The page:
The First Court Ruling On NSA Wiretapping

Ken AshfordWiretapping & SurveillanceLeave a Comment

A small item, perhaps, but the first of many likely court rulings to come (PDF format).

The ACLU and the Electronic Privacy Information Center, among others, sought expedited discovery of DOJ/NSA documents relating to the domestic surveillance program.   They sought several items under the Freedom of Information Act, including documents relating to:

(1) an audit of NSA domestic surveillance activities;

(2) guidance or a "checklist" to help decide whether probable cause exists to monitor an individual’s communications;

(3) communications concerning the use of information obtained through NSA domestic surveillance as the basis for DOJ surveillance applications to the FISC; and

(4) legal memoranda, opinions or statements concerning increased domestic surveillance, including one authored by John C. Yoo shortly after September 11, 2001 discussing the potential for warrantless use of enhanced electronic surveillance techniques.

The Administration didn’t fight the discovery part, so much as the expedited discovery part.  The DOJ argued that, although their response should be expedited, the DOJ should decide what "expedited" means, rather than 20 days requested by EPIC.

It didn’t go the Bush Administration’s way.

The DC District Court shot down all the DOJ arguments:

Under DOJ’s view of the expedited processing provisions of FOIA, the government would have carte blanche to determine the time line for processing expedited requests, with the courts playing no role whatsoever in the process. [Sound familiar? – Ed.]  When pressed at the preliminary injunction hearing as to what delay would be excessive enough such that a court could properly invoke its authority to compel production, counsel for DOJ was unable or unwilling to give an answer. Rather, DOJ’s counsel suggested that the court and the requestor simply must take at face value an agency’s determination that more time is necessary, regardless of the time that has elapsed since the request was filed. DOJ’s position is easily rejected.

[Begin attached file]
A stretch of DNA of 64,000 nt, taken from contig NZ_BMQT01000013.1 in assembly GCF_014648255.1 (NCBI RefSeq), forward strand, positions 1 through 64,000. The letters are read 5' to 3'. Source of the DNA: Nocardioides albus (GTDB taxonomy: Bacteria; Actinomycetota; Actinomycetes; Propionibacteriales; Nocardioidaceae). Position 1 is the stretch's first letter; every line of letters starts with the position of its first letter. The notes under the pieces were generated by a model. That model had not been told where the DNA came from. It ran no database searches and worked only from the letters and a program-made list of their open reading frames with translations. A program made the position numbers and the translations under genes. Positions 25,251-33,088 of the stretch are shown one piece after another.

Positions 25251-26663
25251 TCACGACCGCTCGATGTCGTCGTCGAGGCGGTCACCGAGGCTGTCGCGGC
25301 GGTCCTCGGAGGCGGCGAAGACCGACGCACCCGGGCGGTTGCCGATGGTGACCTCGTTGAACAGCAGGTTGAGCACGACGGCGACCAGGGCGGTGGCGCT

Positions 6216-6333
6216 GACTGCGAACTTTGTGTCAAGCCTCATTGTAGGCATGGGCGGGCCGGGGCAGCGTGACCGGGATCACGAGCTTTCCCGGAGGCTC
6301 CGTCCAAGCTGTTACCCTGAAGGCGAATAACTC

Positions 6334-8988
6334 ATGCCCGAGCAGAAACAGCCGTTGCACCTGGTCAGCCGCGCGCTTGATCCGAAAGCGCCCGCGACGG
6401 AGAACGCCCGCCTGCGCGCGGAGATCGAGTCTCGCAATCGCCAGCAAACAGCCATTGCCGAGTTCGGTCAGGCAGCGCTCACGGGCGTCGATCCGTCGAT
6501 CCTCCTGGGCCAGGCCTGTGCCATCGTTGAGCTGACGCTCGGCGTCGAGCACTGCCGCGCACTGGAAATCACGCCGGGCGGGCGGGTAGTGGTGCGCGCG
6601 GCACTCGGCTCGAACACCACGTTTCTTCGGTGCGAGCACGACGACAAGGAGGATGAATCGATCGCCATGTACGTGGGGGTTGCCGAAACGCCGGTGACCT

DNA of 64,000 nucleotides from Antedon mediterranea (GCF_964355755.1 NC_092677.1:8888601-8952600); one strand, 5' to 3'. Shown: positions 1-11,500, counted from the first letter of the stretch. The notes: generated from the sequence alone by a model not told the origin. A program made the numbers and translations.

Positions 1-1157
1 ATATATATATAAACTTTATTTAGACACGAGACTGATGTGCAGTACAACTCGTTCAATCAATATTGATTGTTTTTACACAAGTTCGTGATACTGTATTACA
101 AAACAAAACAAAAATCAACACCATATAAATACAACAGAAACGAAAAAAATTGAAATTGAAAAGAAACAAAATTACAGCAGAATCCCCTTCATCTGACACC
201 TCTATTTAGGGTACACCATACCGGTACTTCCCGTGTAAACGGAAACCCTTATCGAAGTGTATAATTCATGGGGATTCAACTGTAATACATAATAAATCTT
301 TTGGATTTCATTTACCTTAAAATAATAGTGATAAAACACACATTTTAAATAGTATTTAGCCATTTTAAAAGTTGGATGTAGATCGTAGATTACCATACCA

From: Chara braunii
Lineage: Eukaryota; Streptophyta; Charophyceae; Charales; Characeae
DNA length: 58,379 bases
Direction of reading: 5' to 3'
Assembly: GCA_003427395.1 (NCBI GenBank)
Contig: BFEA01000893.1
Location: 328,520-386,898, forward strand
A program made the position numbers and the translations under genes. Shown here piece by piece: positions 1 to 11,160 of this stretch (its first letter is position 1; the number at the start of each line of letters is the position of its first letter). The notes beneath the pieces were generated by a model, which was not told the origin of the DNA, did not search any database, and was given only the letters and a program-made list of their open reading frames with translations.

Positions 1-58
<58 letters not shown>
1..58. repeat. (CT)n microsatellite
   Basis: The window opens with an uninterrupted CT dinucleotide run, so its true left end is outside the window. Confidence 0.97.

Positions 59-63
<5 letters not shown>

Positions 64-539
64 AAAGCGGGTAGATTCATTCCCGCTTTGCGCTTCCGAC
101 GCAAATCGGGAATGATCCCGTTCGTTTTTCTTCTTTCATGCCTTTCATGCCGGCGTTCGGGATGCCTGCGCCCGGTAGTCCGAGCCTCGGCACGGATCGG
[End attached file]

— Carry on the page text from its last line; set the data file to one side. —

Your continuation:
As EPIC suggests, DOJ’s reading of the statute would give the agency unchecked power to drag its feet and "pay lip service" to a requester’s "statutory and regulatory entitlement to expedition." . . . . Adopting the government’s position—that an agency has unfettered discretion to determine how long is practicable for processing expedited requests—would require the court to abdicate its "duty" to prevent "unreasonable delays in disclosing non-exempt documents."

The district court judge also gave the DOJ a tiny slap on the hand:

. . . Finally, given the great public and media attention that the government’s warrantless surveillance program has garnered and the recent hearings before the Senate Judiciary committee, the public interest is particularly well-served by the timely release of the requested documents.

DOJ counters that a preliminary injunction will actually harm the public interest. Specifically, DOJ suggests that requiring the agency to finish its processing within twenty days will increase the chances that the agency will inadvertently disclose exempted documents. . . . To be sure, the court does not wish for DOJ to inadvertently release exempted materials.. . . However, "[m]erely raising national security concerns cannot justify unlimited delay." Id. Congress has already weighed the value of prompt disclosure against the risk of mistake by an agency and determined that twenty days is a reasonable time period, absent exceptional circumstances, for an agency to properly process standard FOIA requests. Here, DOJ has not yet made any specific showing that it will not be able to process the documents within the time period sought by EPIC. Vague suggestions that inadvertent release of exempted documents might occur are insufficient to outweigh the very tangible benefits that FOIA seeks to further—government openness and accountability.

"Government openness and accountablilty".  I’m sure that hurts the ears of Bush supporters.